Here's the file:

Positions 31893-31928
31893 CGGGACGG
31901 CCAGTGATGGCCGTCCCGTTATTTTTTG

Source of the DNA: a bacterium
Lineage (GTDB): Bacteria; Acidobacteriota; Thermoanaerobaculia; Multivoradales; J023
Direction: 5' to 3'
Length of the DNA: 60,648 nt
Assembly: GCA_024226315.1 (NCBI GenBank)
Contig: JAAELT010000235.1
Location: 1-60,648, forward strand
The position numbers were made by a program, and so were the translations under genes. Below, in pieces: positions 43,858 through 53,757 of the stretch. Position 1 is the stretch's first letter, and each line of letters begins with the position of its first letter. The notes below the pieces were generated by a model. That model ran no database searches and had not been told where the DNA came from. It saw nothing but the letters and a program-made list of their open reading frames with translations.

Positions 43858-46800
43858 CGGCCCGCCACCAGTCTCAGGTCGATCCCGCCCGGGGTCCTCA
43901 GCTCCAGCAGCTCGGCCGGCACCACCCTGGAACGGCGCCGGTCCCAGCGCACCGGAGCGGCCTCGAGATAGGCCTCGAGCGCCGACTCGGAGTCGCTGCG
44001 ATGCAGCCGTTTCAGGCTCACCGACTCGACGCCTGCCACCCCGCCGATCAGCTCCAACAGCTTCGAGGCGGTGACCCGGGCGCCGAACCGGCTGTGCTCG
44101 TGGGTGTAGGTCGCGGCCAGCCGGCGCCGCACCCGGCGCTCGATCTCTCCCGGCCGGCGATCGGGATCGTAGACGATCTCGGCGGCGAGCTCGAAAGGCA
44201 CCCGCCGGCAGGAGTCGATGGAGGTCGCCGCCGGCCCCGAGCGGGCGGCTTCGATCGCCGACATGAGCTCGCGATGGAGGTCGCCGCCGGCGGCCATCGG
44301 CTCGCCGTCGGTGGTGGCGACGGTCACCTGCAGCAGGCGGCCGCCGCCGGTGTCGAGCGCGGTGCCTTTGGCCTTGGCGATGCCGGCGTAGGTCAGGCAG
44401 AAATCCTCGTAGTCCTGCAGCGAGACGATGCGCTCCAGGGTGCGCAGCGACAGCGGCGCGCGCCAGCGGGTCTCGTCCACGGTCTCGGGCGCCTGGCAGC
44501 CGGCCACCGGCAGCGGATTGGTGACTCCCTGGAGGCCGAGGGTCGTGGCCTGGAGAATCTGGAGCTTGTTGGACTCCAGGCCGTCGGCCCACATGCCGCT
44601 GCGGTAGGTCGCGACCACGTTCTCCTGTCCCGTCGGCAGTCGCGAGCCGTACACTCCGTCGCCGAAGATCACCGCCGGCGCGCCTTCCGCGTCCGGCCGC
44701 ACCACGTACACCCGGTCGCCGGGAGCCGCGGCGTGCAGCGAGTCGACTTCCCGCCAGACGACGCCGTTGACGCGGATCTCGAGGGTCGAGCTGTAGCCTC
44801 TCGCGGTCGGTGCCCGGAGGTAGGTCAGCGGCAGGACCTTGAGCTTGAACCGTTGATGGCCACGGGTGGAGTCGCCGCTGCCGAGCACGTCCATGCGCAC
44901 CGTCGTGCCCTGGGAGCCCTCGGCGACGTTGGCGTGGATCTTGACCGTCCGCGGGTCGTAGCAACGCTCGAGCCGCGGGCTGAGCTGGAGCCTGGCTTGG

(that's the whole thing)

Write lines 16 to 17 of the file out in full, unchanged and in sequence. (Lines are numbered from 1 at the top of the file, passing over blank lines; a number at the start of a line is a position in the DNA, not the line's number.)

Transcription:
44101 TGGGTGTAGGTCGCGGCCAGCCGGCGCCGCACCCGGCGCTCGATCTCTCCCGGCCGGCGATCGGGATCGTAGACGATCTCGGCGGCGAGCTCGAAAGGCA
44201 CCCGCCGGCAGGAGTCGATGGAGGTCGCCGCCGGCCCCGAGCGGGCGGCTTCGATCGCCGACATGAGCTCGCGATGGAGGTCGCCGCCGGCGGCCATCGG